Full Text Available INTRODUCTION: Complete Hydatidiform mole is one of the most frequent abnormal pregnancies. This review studies the trend of complete mole in Paropakar Maternity and Women's hospital and clinical ability to detect it. METHODS: This is a retrospective study of 504 cases of complete hydatidiform mole recorded at Paropakar maternity and women's hospital, Kathmandu, during 2058-2065 B.S. Medical records were reviewed and incidence, clinical presentation and method of diagnosis were studied. RESULTS: During the study period, there were 13,9117 births and 504 complete moles, 12 partial moles, 48 persistent gestational tumours, six choriocarcinoma and four invasive moles recorded in the hospital. The incidence of complete mole was one per 276 births. It was prevalent among women younger than 29 years (80% and among the primigravidae (36.7%. More than 90% women presented in the first half of their pregnancy and vaginal bleeding was the main complaint (68.3%. Suction evacuation, dilation and evacuation followed by sharp curettage and abdominal hysterectomy were performed in 80.6%, 17.6% and 1.2% of the women respectively. Persistent mole and choriocarcinoma developed in 9.5% and 0.4% respectively. CONCLUSIONS: Complete mole has the highest incidence. It affects mostly younger women and presents with vaginal bleeding most of the time, usually in the first half of their pregnancy. Keywords: complete hydatidiform mole, gestational trophoblastic disease, persistent gestational tumours.

  17. HANFORD SITE CENTRAL PLATEAU CLEANUP COMPLETION STRATEGY

    International Nuclear Information System (INIS)

    Bergman, T.B.

    2011-01-01

    Cleanup of the Hanford Site is a complex and challenging undertaking. The U.S. Department of Energy (DOE) has developed a comprehensive vision for completing Hanford's cleanup mission including transition to post-cleanup activities. This vision includes 3 principle components of cleanup: the ∼200 square miles ofland adjacent to the Columbia River, known as the River Corridor; the 75 square miles of land in the center of the Hanford Site, where the majority of the reprocessing and waste management activities have occurred, known as the Central Plateau; and the stored reprocessing wastes in the Central Plateau, the Tank Wastes. Cleanup of the River Corridor is well underway and is progressing towards completion of most cleanup actions by 2015. Tank waste cleanup is progressing on a longer schedule due to the complexity of the mission, with construction of the largest nuclear construction project in the United States, the Waste Treatment Plant, over 50% complete. With the progress on the River Corridor and Tank Waste, it is time to place increased emphasis on moving forward with cleanup of the Central Plateau. Cleanup of the Hanford Site has been proceeding under a framework defmed in the Hanford Federal Facility Agreement and Consent Order (Tri-Party Agreement). In early 2009, the DOE, the State of Washington Department of Ecology, and the U.S. Environmental Protection Agency signed an Agreement in Principle in which the parties recognized the need to develop a more comprehensive strategy for cleanup of the Central Plateau. DOE agreed to develop a Central Plateau Cleanup Completion Strategy as a starting point for discussions. This DOE Strategy was the basis for negotiations between the Parties, discussions with the State of Oregon, the Hanford Advisory Board, and other Stakeholder groups (including open public meetings), and consultation with the Tribal Nations. The change packages to incorporate the Central Plateau Cleanup Completion Strategy were signed by the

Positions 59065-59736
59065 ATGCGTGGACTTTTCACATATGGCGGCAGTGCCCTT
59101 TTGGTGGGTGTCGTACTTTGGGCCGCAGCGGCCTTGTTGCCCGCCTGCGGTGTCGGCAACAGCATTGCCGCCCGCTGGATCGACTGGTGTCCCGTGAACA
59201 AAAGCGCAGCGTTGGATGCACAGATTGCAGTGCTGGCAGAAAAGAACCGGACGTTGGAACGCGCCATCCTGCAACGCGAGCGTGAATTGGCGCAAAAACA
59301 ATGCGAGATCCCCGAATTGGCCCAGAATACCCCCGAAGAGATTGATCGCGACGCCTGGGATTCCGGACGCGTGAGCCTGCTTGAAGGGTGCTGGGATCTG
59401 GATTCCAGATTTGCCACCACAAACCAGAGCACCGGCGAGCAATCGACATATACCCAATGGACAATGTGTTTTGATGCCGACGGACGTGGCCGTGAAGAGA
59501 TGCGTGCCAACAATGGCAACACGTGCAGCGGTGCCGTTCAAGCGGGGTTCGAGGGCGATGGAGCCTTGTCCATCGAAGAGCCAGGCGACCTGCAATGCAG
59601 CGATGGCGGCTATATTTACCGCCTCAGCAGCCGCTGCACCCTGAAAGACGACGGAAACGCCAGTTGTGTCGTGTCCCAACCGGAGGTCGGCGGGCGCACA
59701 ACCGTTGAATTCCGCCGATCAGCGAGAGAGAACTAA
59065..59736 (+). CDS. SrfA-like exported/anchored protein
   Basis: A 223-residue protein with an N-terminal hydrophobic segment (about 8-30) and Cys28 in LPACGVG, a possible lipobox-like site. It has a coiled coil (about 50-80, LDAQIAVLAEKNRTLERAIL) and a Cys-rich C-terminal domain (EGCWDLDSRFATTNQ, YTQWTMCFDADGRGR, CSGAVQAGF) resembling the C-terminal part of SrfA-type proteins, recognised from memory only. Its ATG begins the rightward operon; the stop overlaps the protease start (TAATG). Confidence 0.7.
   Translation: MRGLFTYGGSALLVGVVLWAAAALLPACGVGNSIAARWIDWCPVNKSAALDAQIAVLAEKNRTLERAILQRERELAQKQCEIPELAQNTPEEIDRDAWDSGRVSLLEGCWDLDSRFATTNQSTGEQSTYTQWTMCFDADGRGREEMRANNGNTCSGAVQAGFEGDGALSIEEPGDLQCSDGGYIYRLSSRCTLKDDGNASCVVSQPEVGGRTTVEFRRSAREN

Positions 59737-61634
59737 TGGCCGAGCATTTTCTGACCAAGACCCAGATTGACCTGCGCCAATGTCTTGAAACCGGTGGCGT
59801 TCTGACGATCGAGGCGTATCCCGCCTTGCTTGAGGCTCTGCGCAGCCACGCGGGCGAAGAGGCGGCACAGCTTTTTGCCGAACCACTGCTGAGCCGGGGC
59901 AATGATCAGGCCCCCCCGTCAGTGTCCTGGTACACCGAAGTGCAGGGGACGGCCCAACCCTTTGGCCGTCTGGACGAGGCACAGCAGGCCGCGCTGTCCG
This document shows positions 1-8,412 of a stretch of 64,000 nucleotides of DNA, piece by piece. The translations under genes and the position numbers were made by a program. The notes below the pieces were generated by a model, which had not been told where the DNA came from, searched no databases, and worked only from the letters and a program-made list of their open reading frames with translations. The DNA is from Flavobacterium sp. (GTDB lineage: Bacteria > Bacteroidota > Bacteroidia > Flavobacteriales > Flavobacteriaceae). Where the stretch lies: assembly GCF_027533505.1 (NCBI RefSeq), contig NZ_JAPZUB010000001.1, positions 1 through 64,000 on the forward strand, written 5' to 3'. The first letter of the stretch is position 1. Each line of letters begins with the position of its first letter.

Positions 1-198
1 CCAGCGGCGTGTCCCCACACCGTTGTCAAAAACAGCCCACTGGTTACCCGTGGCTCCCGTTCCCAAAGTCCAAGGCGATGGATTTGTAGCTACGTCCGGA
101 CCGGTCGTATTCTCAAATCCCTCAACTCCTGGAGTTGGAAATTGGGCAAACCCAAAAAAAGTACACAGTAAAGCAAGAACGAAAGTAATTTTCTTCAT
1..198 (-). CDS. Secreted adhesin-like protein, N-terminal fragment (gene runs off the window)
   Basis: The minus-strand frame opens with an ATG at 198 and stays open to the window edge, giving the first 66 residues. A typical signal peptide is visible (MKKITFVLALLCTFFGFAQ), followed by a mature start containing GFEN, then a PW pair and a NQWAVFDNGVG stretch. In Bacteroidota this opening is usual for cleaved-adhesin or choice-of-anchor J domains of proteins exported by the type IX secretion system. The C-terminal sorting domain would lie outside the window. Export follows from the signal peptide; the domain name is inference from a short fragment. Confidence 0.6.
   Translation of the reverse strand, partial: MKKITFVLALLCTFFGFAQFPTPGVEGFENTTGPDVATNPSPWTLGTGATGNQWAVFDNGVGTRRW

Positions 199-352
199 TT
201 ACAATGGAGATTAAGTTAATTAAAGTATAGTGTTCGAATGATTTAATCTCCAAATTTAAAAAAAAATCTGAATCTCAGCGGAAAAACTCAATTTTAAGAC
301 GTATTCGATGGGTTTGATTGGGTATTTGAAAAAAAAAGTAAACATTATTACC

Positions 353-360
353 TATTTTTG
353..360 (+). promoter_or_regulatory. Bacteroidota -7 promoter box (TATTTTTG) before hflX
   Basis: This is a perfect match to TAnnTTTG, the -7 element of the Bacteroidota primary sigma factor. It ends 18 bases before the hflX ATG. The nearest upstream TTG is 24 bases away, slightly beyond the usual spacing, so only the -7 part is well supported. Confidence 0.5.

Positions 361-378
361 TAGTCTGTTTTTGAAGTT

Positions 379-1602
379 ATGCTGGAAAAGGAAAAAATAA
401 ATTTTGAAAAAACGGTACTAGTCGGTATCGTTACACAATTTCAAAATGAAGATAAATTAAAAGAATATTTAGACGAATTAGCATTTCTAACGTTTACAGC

18. Some indicators of (unsuccessful reading

    Directory of Open Access Journals (Sweden)

    Vuksanović Jasmina

    2008-01-01